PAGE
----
For a tax that makes up less than 1% of total tax and impacts on only 4% of estates, inheritance tax (IHT) receives a lot of attention – not to mention a lot of dislike from the general public. Research carried out by the Fabian Society in 2015 ranked IHT as the least popular form of taxation compared with 11 major taxes.
The three reasons given for this were: it is negatively perceived as a tax on the dead and as double taxation on those who have earned and saved their wealth; the rate of 40% is seen as excessive; and it is seen as a voluntary tax which the wealthy and welladvised can easily avoid.
In addition, the amounts of IHT receipts are not keeping pace with the amount of wealth being bequeathed/ gifted. According to the Exchequer, between 2006/07 and 2022/23, IHT receipts are forecast to grow less than a quarter as fast as inheritances. The total amount of wealth bequeathed/gifted in 2015/16 was £127bn and this figure is estimated to double by 2035. It is also worth mentioning that only £5bn of IHT was raised in 2015/16 – equating to an effective rate of just 4%.
Finally, IHT has the largest tax gap of all taxes. HMRC monitors the amount of tax it expects to receive against the amount it actually collects. The shortfall for IHT is 11.5% but the average among all taxes is 5.7% – officially making IHT the leakiest of all taxes.
Given all these facts, it may come as little surprise that the chancellor of the Exchequer wrote to the Office of Tax Simplification (OTS) in January 2018 asking it to review IHT. And, in April 2018, the OTS duly published a call for evidence.
On examination of the questions it asked, it was clear nothing appeared to be safe from change. The OTS was overwhelmed by the number of responses it received. Normally it would expect between 250 and 350 responses but, in this instance, there were a whopping 3,600. To give proper consideration to all the points raised, the OTS decided to split its response over two separate papers.
The first was issued in November 2018 and headed Overview of the tax and dealing with administration, which focused on ways of simplifying the administration of IHT. The mere fact that, on average, 570,000 individuals die per year in the UK – while, in 2015/16, a mammoth 275,000 estates had to complete IHT forms yet fewer than 25,000 estates actually paid IHT – emphasises the need to significantly simplify the process and reduce the amount of paperwork required.
The second paper, meanwhile, will look at the technical aspects of the tax and that will be of more interest to advisers and may lead to radical changes in how the transfer of wealth is taxed.
Now, my track record on predictions of possible changes to tax legislation is pitiful so I tend to try and avoid making them. Tucked away, however, in economic thinktank Resolution Foundation’s Intergenerational Commission Report published in May 2018 were recommendations for radical reform of our IHT system. These recommendations were also given support by the Institute for Public Policy Research’s Commission on Economic Justice, giving the proposed changes very sharp teeth indeed.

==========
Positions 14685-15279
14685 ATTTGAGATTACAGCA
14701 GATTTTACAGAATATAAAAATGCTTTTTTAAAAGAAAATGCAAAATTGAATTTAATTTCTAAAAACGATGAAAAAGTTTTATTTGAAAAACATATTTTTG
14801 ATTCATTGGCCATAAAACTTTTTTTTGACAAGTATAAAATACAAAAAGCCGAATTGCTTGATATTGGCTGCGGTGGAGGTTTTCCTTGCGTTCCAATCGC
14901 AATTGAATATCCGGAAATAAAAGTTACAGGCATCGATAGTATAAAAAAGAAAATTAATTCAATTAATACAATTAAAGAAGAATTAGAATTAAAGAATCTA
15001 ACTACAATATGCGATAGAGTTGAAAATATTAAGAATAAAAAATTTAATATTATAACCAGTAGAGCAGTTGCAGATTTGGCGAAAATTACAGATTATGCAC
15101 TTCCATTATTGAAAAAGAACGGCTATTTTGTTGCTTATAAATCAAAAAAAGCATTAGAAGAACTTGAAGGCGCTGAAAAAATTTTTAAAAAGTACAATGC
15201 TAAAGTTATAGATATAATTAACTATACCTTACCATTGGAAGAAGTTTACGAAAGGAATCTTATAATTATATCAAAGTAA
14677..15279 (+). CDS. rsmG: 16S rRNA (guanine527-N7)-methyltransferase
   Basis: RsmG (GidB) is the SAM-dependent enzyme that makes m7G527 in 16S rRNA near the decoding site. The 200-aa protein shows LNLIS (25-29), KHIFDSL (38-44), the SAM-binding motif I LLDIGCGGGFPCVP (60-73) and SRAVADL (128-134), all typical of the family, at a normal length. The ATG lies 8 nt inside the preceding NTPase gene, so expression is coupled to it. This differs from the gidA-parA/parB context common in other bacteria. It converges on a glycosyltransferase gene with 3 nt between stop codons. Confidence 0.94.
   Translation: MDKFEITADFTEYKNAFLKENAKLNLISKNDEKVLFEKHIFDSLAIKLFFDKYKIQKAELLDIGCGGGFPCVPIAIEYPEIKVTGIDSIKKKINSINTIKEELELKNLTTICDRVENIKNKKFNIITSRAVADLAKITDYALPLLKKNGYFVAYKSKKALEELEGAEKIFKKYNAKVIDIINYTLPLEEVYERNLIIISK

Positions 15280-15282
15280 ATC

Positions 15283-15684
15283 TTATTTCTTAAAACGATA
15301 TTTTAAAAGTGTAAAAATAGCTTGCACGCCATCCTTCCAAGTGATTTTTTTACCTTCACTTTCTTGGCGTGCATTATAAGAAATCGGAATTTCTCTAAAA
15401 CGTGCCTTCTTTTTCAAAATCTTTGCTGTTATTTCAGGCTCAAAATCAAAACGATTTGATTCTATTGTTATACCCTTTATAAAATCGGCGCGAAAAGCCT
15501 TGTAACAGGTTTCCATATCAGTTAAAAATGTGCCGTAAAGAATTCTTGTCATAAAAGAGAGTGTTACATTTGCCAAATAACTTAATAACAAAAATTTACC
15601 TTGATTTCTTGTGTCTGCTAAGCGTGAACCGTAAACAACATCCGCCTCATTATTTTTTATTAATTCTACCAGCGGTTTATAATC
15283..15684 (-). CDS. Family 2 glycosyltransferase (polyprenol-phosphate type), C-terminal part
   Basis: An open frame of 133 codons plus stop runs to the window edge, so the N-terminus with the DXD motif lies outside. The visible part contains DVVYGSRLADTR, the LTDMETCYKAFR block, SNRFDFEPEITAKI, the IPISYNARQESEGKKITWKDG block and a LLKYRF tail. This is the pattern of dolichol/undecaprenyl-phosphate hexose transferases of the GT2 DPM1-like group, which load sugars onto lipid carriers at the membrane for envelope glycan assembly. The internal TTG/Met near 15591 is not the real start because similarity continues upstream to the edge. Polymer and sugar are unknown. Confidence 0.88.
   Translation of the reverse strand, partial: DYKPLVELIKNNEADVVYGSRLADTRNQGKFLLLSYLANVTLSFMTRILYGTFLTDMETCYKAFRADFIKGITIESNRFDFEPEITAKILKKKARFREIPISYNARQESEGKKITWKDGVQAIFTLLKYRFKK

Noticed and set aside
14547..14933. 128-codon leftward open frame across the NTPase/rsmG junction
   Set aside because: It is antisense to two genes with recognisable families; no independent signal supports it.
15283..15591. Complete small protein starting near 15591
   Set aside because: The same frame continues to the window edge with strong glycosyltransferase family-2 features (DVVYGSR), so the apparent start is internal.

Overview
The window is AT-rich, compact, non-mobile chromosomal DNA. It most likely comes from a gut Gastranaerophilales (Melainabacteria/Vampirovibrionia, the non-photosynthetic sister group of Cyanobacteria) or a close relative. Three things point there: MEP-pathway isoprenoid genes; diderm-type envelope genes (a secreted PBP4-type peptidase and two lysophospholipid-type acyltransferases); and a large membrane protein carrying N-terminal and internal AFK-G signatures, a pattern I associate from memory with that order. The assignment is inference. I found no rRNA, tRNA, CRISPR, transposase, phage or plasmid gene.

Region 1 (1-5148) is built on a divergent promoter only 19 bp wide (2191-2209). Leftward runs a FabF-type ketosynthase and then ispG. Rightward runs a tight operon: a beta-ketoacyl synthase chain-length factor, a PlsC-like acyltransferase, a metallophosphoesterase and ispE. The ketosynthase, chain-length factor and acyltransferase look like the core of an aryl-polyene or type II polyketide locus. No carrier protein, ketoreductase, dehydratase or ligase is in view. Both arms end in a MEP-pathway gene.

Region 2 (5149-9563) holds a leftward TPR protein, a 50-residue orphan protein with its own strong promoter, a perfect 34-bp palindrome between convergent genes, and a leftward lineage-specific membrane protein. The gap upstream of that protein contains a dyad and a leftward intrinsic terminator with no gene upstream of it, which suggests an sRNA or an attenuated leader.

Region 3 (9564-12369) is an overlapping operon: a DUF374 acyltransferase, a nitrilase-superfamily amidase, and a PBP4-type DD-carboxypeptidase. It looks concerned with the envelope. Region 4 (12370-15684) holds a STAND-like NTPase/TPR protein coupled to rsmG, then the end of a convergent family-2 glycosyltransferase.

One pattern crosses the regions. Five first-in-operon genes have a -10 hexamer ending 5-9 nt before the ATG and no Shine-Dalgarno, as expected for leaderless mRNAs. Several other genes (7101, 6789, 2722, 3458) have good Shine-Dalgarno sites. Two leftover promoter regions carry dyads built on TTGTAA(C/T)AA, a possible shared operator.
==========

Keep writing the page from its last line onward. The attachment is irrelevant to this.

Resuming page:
The key recommendation is that the current IHT regime be scrapped and there is a move to a lifetime receipts-based tax assessed on the recipient. Similar receipts-based schemes are in operation in France and Ireland, so it is not a new concept. The view here is such a change would deliver both practical and perceptual benefits and, not surprisingly, also increase tax receipts.
How would it work?
Individuals would have to keep track of cumulative receipts – although gifts of £3,000 or less per donor per year; gifts between spouses and civil partners; and gifts to charities would be excluded. The cumulative gift allowance would initially be £125,000 received tax-free, with the allowance being indexed in line with inflation.
A basic rate of 20% would apply on gifts received between £125,000 and £500,000 with a top rate of 30% applying thereafter. The estimate is that such a change would generate £11bn annually, compared with the forecast of £6bn under the current system.
If that came to pass, it would be farewell to both the seven-year cumulative gifting rule and the normal expenditure out of income exemption, thus removing many of the tax-planning opportunities currently available.
Business relief and agricultural relief, which currently cost the Treasury £1.22bn, would also come under the cosh and be better targeted to remove any predominantly tax-driven motivation for owning the assets.
The suggestions here are to cap the relief, increase the minimum ownership period and limit the relief to ‘real’ farmers and business owners. The trust tax regime, which is perhaps the most complex, would meanwhile be redesigned to reflect the lifetime receipts rules.
What is more – if none of that appears to be enough – the Resolution Foundation also recommends the tax-free treatment of pension funds inherited on death of the member before 75 be removed and, in addition to being subject to the new regime, also be liable to income tax. Finally, it suggests also applying capital gains tax on death – though principal private residence relief would still apply.
It may be that only some or even none of these recommendations are taken up. It does however give us an indication that the days of referring to IHT as a ‘voluntary tax’, on the basis that, with careful planning, an individual’s liability may be reduced or even wiped out, may be numbered.
One thing that can be said is that the time may have come for action from individuals who have held off making gifts for IHT-planning purposes. This is definitely a case of better the devil you know …
Neil MacGillivray is head of technical support at James Hay